CRPS Treatment

CRPS Treatment

CRPS Treatment

What is graded motor imagery? How can it help people with CRPS? Learn more from our team of experts at JFHI.

 

Table of Contents

Complex Regional Pain Syndrome (CRPS)

Complex regional pain syndrome (CRPS) is a debilitating condition that can cause severe pain and inflammation in the arms, legs, hands, or feet. While there is no cure for CRPS, treatment options are available that can help reduce symptoms and improve quality of life. This blog post will explore graded motor imagery as a treatment option for CRPS and describe what to expect with this form of treatment. 

What Is Graded Motor Imagery?

Graded motor imagery is a form of treatment that can reduce pain and improve mobility throughout the body. It’s an excellent alternative treatment when traditional exercise or joint movement is too painful when treating chronic pain.1

Define GMI

Graded motor imagery (GMI) treats complex pain such as phantom limb pain or complex regional pain syndrome (CRPS). When GMI is used for rehabilitation, the focus is shifted to synaptic health and exercise. GMI is based on the principle that the human brain is adaptable and changeable.2

Why Is GMI Graded?

Depending on an individual’s functional capacity, their activity and exercises are graded accordingly. Grading allows the treatment team to ensure the intervention is manageable for the patient. Additionally, grading is necessary for functional restoration, creating a hierarchy of threatening activities, and identifying levels of fear.2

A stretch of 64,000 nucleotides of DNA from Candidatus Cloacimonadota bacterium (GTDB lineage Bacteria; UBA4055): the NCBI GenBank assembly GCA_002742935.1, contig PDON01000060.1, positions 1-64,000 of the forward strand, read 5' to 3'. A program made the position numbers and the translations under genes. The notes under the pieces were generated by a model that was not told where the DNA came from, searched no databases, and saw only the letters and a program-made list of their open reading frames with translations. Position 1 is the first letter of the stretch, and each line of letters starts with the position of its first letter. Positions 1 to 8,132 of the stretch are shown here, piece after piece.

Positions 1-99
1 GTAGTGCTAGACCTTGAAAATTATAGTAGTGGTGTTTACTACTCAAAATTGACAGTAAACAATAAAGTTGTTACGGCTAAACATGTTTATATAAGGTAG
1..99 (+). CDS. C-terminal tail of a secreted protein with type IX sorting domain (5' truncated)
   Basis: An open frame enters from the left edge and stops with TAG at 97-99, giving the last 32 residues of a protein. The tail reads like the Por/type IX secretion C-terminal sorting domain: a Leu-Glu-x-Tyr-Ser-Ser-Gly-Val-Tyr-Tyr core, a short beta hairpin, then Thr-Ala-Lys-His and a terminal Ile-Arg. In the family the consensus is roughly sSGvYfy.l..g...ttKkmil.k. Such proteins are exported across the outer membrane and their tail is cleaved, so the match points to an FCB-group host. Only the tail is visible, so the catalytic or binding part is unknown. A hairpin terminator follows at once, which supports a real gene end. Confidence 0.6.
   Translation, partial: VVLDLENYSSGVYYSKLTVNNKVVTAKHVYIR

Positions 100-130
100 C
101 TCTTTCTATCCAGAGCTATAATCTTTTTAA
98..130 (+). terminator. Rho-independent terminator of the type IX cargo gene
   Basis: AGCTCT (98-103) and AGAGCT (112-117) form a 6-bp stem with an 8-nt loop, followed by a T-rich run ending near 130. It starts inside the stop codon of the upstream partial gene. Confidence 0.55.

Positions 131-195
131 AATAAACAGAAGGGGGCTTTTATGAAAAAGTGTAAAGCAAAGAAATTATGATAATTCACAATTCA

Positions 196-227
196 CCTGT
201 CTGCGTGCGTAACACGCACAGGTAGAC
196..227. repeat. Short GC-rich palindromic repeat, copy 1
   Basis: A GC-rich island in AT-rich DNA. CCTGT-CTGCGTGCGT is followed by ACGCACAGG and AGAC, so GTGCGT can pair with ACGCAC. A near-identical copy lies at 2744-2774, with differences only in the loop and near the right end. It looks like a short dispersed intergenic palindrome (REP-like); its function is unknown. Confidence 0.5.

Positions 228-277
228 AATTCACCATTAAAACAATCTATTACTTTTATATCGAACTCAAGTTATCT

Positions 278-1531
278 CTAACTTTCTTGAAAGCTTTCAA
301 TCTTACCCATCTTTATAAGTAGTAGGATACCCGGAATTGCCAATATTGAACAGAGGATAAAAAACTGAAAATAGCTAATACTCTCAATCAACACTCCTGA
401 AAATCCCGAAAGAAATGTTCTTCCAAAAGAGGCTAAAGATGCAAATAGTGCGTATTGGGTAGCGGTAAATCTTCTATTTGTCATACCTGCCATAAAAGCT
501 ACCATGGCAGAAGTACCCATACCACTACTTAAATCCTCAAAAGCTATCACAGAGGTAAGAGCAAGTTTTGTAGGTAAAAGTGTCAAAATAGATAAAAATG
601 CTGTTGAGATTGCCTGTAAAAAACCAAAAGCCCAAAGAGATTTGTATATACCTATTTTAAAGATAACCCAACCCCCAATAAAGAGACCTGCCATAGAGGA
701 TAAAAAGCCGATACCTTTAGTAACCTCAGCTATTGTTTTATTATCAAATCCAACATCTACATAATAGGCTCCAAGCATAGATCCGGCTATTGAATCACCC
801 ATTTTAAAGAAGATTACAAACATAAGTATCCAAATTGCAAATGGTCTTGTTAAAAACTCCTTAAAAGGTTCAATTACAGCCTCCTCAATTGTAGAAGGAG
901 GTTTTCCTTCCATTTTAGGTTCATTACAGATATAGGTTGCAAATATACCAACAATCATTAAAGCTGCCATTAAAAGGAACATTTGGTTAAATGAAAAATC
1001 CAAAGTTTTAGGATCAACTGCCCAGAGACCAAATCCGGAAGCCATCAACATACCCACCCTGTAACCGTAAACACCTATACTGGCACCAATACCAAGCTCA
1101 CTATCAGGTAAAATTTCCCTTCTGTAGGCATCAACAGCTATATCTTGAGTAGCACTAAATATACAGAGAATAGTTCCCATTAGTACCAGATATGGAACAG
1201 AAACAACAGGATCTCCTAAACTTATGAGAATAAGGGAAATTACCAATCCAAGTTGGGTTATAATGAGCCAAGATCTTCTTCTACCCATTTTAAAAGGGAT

What Tools Are Involved in Graded Motor Imagery (GMI) for CRPS?

According to the National Institute of Neurological Disorders and Stroke, complex regional pain syndrome (CRPS) is “a broad term describing excessive and prolonged pain and inflammation that follows an injury to an arm or leg.” In graded motor imagery, tools including computers, flashcards, imagined movements, education, mirror visual feedback, and computer programs are used to treat CRPS. These tools help mitigate the pain ensued by CRPS, alleviating some of the more prominent symptoms.3

Flashcards

Laterality reconstruction is a practical treatment used for graded motor imagery. During laterality reconstruction treatment, imagined movements activate premotor cortices and the primary motor cortex. This therapy uses online recognition, flashcards, digital cameras, and contextualization. 

Computer Program or App Called ‘Recognise’